Le Grand Restaurant – Jean François Piège, Paris
June 14, 2016
Jean-François Piège did his military service in 1991 as a cook at the Elysée Palace, the residence of the Presidents of France. He then worked for Alain Ducasse for twelve years. In 2009 he became chef at a brasserie in Paris and a fine dining restaurant the following year. In September of 2015 he opened Le Grand Restaurant a short walk from the Elysée Palace. It received two Michelin stars in February of 2016. Linda and I went for dinner on May 11, 2016.
The décor of Le Grand Restaurant contrasts with its name. The walls are roughly painted, unadorned boards. There are no flowers. Paris Match described it as “the cold esthetic of an Icelandic airport.” It is understandable that Piège, who is the owner of this restaurant, needed to hold down the startup investment, and wanted the focus to be on his cuisine, but his choice of a name is interesting. It is unusual nowadays in Paris for the chef of a top restaurant also to be the owner.
We started with glasses of the house Champagne, J.L. Vergnon blanc de blancs brut, which was ready in the spherical ice bucket.
We had a second glass to go with the first menu dish, which featured caviar.
Un épi feuilleté arrived. This puff pastry stick glazed with egg yolk was still warm from the oven.
The amuse-gueule arrived in three parts.
The bread basket was passed.
We chose the Menu Signature Mijoté Moderne. We ordered a bottle of 2007 Bruno Clair Chambertin-Clos de Bèze Gevrey-Chambertin.
This was superb.
The first course was
Pomme de terre Agria soufflé craquante,
nage émulsionée de crustacés, caviar.
When we took the top off of the silver egg, we found a mid-level tray with a generous dollop of good caviar on a crisp egg-shaped potato souflée. Lovely.
Lifting off the tray we found a shellfish jelly and potato purée separated by more caviar. Lovely.
Alongside the egg was this bitter herb flower which we were instructed to eat last in one bite. It provided a conclusion to all the preceding luxury.
The second course was
Ma version du gâteau de foie blond selon Lucien Tendret,
baigné d’une sauce aux écrevisses.
A little cake made from the livers of Bresse chickens was surrounded by crayfish tails and napped with a crayfish-lobster sauce. On top was a lobster foam. The combination seems illogical, but it is classic, going back to 19th century cuisine writer Lucien Tendret. This was a successful updating.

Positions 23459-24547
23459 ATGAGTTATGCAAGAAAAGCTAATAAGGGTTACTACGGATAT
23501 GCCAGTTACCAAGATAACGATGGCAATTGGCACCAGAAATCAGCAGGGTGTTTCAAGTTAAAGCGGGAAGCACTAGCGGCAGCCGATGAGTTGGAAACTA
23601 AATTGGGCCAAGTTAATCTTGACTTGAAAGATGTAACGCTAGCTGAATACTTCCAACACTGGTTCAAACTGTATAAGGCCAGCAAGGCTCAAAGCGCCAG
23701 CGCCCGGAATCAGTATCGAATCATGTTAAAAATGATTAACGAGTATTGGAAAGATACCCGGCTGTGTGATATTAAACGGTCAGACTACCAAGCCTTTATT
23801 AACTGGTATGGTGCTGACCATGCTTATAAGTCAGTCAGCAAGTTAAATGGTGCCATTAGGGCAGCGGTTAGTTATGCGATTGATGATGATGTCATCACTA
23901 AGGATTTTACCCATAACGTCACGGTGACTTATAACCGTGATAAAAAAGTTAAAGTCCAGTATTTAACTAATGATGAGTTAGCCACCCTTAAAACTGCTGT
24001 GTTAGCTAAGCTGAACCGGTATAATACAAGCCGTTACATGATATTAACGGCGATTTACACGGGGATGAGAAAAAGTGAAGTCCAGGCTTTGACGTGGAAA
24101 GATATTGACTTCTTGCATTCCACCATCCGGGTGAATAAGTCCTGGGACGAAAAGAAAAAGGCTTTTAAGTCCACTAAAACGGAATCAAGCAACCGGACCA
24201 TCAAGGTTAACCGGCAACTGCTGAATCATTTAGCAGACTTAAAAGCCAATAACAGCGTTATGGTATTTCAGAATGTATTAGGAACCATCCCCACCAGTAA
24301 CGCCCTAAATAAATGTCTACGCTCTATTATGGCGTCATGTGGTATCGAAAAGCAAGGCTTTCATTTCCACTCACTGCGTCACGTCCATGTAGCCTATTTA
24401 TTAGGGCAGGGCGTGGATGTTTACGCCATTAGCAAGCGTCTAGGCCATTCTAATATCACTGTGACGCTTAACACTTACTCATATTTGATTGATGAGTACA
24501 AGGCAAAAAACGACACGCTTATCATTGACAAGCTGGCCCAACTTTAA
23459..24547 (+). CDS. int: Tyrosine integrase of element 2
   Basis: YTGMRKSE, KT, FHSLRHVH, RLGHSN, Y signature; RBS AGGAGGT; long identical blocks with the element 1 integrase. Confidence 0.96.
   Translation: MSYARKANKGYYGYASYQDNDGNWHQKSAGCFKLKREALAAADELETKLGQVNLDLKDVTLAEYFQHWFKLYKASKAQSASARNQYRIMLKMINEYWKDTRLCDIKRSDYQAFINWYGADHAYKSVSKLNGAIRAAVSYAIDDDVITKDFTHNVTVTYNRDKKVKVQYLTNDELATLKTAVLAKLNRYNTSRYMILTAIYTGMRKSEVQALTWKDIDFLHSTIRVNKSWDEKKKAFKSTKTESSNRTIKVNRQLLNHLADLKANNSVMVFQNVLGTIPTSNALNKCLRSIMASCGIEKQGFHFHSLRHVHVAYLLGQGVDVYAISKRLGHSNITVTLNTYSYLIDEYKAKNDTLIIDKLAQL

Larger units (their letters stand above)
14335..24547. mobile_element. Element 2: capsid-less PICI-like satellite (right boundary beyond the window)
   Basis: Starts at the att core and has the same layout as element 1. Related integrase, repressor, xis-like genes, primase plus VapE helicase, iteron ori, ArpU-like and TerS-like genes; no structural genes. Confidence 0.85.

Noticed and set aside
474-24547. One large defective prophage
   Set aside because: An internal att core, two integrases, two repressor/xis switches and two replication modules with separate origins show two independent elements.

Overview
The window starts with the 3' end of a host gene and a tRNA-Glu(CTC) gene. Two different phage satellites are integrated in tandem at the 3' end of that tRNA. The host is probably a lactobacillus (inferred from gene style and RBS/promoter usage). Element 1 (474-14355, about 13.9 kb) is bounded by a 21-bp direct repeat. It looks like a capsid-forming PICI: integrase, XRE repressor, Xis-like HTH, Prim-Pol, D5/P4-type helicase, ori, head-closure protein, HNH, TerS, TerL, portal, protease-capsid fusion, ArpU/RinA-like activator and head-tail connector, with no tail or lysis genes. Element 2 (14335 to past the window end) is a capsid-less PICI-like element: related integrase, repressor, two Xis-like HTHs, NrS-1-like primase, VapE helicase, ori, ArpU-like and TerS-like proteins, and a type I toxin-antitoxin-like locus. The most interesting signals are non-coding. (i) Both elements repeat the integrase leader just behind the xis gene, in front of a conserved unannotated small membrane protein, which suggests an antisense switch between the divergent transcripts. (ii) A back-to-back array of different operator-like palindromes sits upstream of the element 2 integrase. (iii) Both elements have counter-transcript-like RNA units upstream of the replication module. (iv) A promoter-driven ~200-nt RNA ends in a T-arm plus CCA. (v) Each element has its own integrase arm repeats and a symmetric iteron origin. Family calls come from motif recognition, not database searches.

Homard bleu de Bretagne mijoté sur des carapaces,
feuilles de choux cuisinées dans une essence de champignons,
hareng, citron, châtaignes.
Pieces of the famous blue lobster of Brittany have been cooked slowly on their shells. They were garnished with braised cabbage leaves, herring, lemon and chestnuts.
Ris de veau de lait mijoté sur des coques de noix,
mousseline de noix,
morilles au Château d’Arlay,
jus perlé d’ail sauvage.
The sweetbreads were grilled over walnut shells and presented to us. Our slices were served quite plainly with some thyme. Alongside were a thick walnut cream and a bowl of morels braised with garlic.
The flavors were lovely and worked well together.
Podium de fromages fermiers de chez Xavier, affinés pour nous.
A multi-level wooden podium with an assortment of cheeses was put on our table. They were in perfect condition, but we could only eat about half.
The pre-dessert was:
Blanc à manger
Linda’s dessert was
Fine gavotte croustillante, jus de rhubarbe glacée,
fraises Garigette, marjolaine.
Rhubarb and strawberries are a classic combination in the spring. This was a baroque version.
My dessert was
Chocolat pure Origine de l’île de Java, croustillant-moelleux,
assaisonné de vanilla, ananas.
The rich chocolate was in several different forms in this dessert. It was garnished with a vanilla cream and pineapple bits.
The mignardise was a little cup of crème bergamote.
On the way out we could see the cooks finishing the cleanup of the kitchen.
We enjoyed our meal. The cuisine lived up to its “Grand Restaurant” name more than the décor did. There were caviar, crayfish and lobster. The preparations were successfully elaborate and French. The service was efficient, the pace fine and the noise level quiet. Bravo, Jean-François.